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Dean hopes Herron's public-art projects will prompt attention for the school's new master's degree.Restricted Content

December 15, 2008
Kathleen McLaughlin
IUPUI's Herron School of Art and Design is raising money to expand its classrooms — especially for those artists engaged in sculpture and public projects.
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IT veteran to teach entrepreneurship classRestricted Content

December 15, 2008
Indiana University will offer a new course on entrepreneurship in the information technology sector at the IU School of Informatics at IUPUI next semester.
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BSU football scores record TV ratings, attendance boostRestricted Content

December 15, 2008
The Ball State University victory over Central Michigan University Nov. 19, televised live on ESPN2 and seen in more than 1.6 million homes, ranks as the most-viewed and highest-rated college football game ever for a Tuesday or Wednesday night on the network.
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  1. I am a Lyft driver who is a licensed CDL professional driver. ALL Lyft drivers take pride in providing quality service to the Indianapolis and surrounding areas, and we take the safety of our passengers and the public seriously.(passengers are required to put seat belts on when they get in our cars) We do go through background checks, driving records are checked as are the personal cars we drive, (these are OUR private cars we use) Unlike taxi cabs and their drivers Lyft (and yes Uber) provide passengers with a clean car inside and out, a friendly and courteous driver, and who is dressed appropriately and is groomed appropriately. I go so far as to offer mints, candy and/or small bottle of water to the my customers. It's a mutual respect between driver and passenger. With Best Regards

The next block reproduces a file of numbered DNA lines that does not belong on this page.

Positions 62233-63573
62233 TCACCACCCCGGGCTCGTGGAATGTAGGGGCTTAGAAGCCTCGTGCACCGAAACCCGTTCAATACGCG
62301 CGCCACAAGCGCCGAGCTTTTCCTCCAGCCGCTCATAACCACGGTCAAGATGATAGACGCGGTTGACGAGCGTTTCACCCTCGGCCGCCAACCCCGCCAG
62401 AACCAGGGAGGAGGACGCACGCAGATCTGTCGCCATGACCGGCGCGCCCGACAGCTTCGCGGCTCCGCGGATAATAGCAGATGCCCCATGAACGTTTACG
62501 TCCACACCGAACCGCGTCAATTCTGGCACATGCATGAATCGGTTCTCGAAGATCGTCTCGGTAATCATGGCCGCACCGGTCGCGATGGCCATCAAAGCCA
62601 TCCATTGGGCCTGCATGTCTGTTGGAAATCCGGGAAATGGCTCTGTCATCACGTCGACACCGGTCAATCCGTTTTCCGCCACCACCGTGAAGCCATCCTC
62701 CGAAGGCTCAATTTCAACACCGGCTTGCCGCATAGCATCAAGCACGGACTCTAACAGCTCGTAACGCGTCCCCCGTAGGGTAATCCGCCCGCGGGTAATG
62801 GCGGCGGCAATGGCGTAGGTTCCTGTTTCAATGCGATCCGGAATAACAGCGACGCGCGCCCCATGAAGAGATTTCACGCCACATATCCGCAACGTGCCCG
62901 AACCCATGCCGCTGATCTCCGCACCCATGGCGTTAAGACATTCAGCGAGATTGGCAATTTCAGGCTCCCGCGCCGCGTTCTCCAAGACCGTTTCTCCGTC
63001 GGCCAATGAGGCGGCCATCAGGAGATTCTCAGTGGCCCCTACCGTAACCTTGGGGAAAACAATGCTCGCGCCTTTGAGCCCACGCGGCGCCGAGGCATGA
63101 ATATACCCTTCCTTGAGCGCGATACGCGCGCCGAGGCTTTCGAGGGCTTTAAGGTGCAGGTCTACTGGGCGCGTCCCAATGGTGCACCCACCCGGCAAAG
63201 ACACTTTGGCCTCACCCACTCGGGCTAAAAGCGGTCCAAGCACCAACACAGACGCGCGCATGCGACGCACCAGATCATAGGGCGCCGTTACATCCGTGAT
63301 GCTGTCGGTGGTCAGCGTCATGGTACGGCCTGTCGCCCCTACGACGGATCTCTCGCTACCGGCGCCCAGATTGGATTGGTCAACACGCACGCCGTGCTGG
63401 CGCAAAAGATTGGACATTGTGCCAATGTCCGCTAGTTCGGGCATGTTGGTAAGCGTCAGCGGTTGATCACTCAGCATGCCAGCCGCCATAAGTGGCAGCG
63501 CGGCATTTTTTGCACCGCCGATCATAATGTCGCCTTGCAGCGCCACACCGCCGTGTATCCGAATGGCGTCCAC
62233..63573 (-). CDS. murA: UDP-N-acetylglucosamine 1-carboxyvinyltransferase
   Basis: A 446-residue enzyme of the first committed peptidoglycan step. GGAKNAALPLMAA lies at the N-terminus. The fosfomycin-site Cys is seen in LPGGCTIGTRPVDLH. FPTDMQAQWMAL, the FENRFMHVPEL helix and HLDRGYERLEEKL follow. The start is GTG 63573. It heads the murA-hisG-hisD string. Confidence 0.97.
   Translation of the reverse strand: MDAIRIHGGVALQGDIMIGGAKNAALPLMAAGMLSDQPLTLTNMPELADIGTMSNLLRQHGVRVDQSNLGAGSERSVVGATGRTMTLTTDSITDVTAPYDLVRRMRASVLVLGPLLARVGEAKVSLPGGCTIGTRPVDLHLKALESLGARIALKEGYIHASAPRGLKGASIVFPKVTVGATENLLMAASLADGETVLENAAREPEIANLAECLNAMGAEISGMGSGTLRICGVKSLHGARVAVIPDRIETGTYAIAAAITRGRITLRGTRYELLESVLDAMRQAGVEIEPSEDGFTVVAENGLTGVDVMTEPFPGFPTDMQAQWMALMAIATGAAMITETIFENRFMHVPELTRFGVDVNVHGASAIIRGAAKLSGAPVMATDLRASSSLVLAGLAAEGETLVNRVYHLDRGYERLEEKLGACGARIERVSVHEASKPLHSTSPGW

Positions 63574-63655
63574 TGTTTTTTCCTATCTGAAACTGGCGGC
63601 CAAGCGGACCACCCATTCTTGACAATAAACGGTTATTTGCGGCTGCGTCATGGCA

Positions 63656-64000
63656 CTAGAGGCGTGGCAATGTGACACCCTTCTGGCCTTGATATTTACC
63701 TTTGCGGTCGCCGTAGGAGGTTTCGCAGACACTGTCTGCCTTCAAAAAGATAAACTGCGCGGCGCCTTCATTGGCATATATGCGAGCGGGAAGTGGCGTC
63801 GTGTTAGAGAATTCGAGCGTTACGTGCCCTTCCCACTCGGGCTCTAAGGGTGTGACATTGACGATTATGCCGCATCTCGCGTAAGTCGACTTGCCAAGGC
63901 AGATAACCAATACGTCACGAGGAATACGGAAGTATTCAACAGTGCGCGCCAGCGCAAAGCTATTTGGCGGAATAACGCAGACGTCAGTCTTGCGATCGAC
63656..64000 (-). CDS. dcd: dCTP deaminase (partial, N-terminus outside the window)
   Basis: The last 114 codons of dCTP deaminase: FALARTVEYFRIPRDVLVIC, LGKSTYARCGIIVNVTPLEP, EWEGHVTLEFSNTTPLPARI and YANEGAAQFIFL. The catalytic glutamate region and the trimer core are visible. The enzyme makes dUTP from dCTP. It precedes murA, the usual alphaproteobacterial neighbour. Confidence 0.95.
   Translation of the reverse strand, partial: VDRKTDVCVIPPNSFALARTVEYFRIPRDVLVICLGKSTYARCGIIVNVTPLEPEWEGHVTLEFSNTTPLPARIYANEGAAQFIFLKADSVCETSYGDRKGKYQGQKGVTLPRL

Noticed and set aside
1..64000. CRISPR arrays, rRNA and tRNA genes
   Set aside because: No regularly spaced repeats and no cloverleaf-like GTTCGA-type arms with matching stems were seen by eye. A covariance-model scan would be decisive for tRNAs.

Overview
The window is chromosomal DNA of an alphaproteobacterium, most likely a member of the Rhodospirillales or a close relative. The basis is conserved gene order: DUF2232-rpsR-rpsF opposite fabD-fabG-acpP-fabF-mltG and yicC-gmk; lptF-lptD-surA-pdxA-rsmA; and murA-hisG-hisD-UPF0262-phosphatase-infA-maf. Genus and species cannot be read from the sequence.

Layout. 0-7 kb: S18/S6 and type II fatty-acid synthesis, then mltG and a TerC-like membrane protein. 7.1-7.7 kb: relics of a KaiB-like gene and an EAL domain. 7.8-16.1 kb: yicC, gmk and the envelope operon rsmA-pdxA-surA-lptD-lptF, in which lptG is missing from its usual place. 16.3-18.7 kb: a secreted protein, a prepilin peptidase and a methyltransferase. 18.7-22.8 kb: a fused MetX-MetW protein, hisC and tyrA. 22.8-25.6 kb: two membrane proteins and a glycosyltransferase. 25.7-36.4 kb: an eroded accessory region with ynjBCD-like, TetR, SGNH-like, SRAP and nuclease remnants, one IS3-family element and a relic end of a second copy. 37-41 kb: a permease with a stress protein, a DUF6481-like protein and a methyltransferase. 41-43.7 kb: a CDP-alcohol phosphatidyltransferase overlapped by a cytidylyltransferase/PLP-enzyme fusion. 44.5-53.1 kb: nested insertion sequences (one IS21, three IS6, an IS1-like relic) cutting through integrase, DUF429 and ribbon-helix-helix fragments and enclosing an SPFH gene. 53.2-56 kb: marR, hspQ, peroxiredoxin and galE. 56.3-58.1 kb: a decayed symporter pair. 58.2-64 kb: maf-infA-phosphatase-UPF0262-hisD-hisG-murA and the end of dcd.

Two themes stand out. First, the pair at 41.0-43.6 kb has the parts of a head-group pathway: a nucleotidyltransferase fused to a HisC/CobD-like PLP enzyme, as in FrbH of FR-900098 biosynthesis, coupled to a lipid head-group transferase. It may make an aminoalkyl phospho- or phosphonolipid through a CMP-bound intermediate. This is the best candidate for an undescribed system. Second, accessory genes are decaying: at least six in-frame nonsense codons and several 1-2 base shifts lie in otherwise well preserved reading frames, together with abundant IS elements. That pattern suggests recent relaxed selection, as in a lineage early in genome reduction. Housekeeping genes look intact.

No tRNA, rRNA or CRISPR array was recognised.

2. to be the big fish in the little pond of IRL midwest racin' when yer up against Racin' Gardner

  3. In the first sentance "As a resident of one of these new Carmel Apartments the issue the local governments need to discuss are build quality & price." need a way to edit

  4. As a resident of one of these new Carmel Apartments the issue the local governments need to discuss is build quality & price. First none of these places is worth $1100 for a one bedroom. Downtown Carmel or Keystone at the Crossing in Indy. It doesn't matter. All require you to get in your car to get just about anywhere you need to go. I'm in one of the Carmel apartments now where after just 2.5 short years one of the kitchen cabinet doors is crooked and lawn and property maintenance seems to be lacking my old Indianapolis apartment which cost $300 less. This is one of the new star apartments. As they keep building throughout the area "deals" will start popping up creating shoppers. If your property is falling apart after year 3 what will it look like after year 5 or 10??? Why would one stay here if they could move to a new Broad Ripple in 2 to 3 years or another part of the Far Northside?? The complexes aren't going to let the "poor" move in without local permission so that's not that problem, but it the occupancy rate drops suddenly because the "Young" people moved back to Indy then look out.

  5. Why are you so concerned about Ace hardware? I don't understand why anyone goes there! Every time ive gone in the past, they don't have what I need and I end up going to the big box stores. I understand the service aspect and that they try to be helpful but if they are going to survive I think they might need to carry more specialty parts.